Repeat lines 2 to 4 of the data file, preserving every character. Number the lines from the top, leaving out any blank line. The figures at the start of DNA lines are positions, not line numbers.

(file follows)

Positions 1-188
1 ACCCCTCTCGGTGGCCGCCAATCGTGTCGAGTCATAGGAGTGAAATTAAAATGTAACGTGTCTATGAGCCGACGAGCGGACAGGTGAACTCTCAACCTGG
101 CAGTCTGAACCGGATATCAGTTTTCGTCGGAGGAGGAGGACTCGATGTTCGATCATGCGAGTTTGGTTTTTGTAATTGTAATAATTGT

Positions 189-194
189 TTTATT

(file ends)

1 ACCCCTCTCGGTGGCCGCCAATCGTGTCGAGTCATAGGAGTGAAATTAAAATGTAACGTGTCTATGAGCCGACGAGCGGACAGGTGAACTCTCAACCTGG
101 CAGTCTGAACCGGATATCAGTTTTCGTCGGAGGAGGAGGACTCGATGTTCGATCATGCGAGTTTGGTTTTTGTAATTGTAATAATTGT

Positions 189-194